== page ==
Whether you’re obsessed with the tiny house movement or are excited by the idea of building your own living space that’s “off the grid,” you’re certainly not alone. Many people are looking to both downsize and take control of their own spaces versus being tied to traditional, pricier homes.
The biggest benefits of living tiny or going off the grid are three-fold:
- More money in your pocket: simply put, the cost of tiny homes and quonset huts are a fraction of that of traditional residential structures (and costs less for upkeep, too)
- Less “stuff” in your position: downsizing means getting rid of odds and ends that would otherwise clutter your house and burden you financially
- Peace of mind: living will less while building your home from the ground up is both a humbling and enriching experience
That said, taking the steps toward such a lifestyle requires you to answer a few questions first. Before diving knee-deep into tiny living or a non-conventional homestead, consider the following five questions to ask yourself.
Pre-Built or DIY?
There are plenty of pre-built options out there for both tiny homes and quonset huts alike. Of course, pre-built homes are going to cost you a bit more than purchasing a kit and taking the DIY approach.
Tiny homes and huts alike label themselves as DIY-friendly and are usually fairly comprehensive in terms of what you need to do. If you feel comfortable with tools and construction projects, simply read the fine print to make sure you can handle the project. When in doubt, give yourself a few months and work at your own pace.
Where Are You Going to Put It?
Especially if you’re dealing with a tiny home, make sure to pay close attention to zoning laws in terms of where you can put your future house. There are many legal restrictions on square footage and homes labeled as residences, after all. This also rings true for those who want to use their homes as secondary dwellings in their backyards.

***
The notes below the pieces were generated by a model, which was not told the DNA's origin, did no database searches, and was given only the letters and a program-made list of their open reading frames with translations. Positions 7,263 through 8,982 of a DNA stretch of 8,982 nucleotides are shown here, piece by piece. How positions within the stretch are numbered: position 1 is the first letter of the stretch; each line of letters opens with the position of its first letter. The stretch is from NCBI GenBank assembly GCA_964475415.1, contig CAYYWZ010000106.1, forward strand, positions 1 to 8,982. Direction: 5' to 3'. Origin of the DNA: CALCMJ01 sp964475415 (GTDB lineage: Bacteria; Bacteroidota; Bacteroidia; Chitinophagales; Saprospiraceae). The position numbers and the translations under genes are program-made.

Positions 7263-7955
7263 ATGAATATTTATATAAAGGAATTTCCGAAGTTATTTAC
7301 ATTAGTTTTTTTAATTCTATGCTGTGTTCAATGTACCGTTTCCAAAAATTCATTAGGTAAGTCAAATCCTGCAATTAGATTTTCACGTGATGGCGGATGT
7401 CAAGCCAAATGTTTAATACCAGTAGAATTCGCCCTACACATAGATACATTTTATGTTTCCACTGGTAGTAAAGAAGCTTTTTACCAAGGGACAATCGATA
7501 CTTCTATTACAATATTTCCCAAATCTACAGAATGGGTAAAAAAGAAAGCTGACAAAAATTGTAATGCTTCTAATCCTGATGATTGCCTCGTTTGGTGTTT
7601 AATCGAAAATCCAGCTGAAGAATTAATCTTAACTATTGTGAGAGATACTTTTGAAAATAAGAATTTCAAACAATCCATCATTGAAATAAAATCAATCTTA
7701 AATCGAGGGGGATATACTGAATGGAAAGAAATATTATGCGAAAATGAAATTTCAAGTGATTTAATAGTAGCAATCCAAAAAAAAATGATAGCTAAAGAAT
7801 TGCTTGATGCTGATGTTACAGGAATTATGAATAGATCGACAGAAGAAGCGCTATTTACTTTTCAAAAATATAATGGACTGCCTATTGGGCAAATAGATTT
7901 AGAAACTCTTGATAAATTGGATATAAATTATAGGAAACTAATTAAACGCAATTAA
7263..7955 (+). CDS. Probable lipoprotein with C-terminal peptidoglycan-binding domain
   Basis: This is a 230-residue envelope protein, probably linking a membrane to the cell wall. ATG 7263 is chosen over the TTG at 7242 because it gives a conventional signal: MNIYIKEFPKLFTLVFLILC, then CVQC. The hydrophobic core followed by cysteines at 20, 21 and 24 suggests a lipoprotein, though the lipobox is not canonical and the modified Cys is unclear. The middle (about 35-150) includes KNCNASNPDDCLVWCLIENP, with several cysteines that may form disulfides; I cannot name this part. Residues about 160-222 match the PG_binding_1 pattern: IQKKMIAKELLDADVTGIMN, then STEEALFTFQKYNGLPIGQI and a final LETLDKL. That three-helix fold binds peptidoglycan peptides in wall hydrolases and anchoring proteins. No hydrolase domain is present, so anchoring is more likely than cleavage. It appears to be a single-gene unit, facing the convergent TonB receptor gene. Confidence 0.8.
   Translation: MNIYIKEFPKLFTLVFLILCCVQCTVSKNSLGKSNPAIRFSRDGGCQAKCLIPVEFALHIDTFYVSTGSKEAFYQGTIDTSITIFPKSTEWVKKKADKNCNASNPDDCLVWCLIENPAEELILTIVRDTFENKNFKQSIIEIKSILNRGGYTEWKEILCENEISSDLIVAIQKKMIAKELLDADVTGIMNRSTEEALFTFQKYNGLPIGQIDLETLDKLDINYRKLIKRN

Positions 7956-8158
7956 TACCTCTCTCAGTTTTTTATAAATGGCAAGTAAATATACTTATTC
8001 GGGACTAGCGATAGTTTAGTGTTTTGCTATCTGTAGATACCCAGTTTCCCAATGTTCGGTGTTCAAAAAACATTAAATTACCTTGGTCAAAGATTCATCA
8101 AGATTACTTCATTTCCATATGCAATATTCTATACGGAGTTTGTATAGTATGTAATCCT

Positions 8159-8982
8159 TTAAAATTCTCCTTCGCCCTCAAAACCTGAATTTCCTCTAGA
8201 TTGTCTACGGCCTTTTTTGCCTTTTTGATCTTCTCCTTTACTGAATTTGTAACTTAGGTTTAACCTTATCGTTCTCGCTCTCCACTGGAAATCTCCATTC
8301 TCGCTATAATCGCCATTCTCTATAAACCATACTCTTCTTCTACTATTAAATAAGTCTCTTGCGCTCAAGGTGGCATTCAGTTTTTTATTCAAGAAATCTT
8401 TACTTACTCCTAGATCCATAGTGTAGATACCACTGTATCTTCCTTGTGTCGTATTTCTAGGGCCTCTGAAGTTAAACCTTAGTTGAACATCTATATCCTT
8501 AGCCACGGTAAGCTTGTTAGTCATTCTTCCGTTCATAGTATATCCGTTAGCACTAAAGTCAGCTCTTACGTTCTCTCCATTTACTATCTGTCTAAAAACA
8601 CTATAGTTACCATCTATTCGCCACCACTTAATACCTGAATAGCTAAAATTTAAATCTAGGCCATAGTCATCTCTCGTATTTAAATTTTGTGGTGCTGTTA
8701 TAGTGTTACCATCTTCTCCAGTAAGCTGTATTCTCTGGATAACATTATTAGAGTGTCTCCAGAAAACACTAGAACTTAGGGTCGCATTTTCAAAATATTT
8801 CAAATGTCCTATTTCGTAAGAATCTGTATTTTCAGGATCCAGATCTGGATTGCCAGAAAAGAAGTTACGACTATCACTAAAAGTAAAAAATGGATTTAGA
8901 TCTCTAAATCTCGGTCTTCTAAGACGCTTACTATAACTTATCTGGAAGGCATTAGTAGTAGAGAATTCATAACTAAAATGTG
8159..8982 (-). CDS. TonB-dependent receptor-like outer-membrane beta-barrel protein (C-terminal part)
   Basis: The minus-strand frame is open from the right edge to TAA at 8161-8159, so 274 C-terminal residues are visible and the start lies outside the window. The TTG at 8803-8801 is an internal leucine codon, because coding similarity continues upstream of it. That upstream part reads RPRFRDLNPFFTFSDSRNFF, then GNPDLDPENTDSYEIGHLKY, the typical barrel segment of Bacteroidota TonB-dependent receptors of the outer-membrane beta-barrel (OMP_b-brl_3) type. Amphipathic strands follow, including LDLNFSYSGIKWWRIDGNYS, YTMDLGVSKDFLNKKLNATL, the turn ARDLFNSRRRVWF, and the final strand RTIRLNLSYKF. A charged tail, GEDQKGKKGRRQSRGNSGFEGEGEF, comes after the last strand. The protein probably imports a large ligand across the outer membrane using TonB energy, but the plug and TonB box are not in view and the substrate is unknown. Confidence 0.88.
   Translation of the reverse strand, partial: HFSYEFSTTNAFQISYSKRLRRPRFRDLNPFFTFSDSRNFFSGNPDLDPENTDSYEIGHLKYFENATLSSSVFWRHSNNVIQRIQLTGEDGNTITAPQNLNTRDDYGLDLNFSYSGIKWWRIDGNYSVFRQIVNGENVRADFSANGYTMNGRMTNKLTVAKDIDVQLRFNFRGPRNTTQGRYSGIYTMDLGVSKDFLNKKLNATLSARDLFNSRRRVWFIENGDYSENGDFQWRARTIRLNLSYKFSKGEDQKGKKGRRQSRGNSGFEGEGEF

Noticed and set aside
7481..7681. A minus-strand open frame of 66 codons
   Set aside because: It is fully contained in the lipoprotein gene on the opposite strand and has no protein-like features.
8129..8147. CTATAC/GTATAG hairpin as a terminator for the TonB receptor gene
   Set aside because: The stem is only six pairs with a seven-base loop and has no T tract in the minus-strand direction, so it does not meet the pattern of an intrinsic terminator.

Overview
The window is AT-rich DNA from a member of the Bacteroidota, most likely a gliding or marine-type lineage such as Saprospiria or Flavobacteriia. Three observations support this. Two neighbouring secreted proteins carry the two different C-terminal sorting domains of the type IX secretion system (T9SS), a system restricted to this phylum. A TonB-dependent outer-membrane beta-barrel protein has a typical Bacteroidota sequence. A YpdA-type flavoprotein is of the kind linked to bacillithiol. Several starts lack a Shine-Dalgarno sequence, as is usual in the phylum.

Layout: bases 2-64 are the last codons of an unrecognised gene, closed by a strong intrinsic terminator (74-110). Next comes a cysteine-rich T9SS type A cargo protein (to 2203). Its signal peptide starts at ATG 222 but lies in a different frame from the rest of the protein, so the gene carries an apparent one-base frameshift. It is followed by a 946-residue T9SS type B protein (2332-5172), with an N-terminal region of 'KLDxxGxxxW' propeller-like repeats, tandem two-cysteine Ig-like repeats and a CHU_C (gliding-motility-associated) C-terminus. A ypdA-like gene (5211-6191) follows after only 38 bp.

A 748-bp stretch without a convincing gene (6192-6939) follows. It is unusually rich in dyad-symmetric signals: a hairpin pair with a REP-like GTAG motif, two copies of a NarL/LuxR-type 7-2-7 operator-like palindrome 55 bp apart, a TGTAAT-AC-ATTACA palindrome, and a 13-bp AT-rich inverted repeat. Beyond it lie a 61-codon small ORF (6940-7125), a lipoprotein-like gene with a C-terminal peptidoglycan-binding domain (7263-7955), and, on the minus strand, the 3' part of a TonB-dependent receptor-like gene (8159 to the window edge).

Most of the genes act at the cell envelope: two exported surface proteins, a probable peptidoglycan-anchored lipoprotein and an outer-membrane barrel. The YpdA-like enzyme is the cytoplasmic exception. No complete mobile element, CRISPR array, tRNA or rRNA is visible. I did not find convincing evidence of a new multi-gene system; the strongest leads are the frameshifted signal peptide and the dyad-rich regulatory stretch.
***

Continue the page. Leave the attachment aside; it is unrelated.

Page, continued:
In other words, do your homework online and contact your local zoning authority before you spend a dime.
Where’s Your Clutter Going to Go?
Living in a smaller space means pitching your existing clutter. It’s crucial to assess wants versus needs in terms of your belongings, especially large items such as your bed, big-ticket electronics and other furniture. For example, you may need to give up your king-size bed in lieu of a loft and pitch your desktop computer to free up room otherwise taken up by a desk.
Is Your Space Sustainable for the Long-Term?
Just as your current home or living space is the most important investment you can possibly make, a secondary or smaller space is just as important of an investment even if you’re not spending as much cash.
Bear in mind whether your decision to downsize makes sense for the long-term and isn’t just a passing phase. Either way, there’s obviously less financial risk involved with such a dwelling which can provide you with some peace of mind.
Is Your Family Ready for the Transition?
Ever watch one of those tiny house shows on TV and the family looks absolutely miserable? You don’t want that to be you, do you?
You need to communicate with your family and make sure that they’re on board with your decision to downsize or go off the grid. Those living alone can make their own decisions, but those with families need to determine whether or not such a move makes sense for their partner and children. If everyone’s on board with the lifestyle changed and nobody’s going to be cramped as a result, you’re golden.
Feel comfortable with these questions? Chances are, you’re ready to start your journey toward a smarter, sustainable homestead. Rather than let doubt hold you back, go into your new lifestyle with a sense of confidence and know what potential pitfalls to avoid as you work toward a fresh start.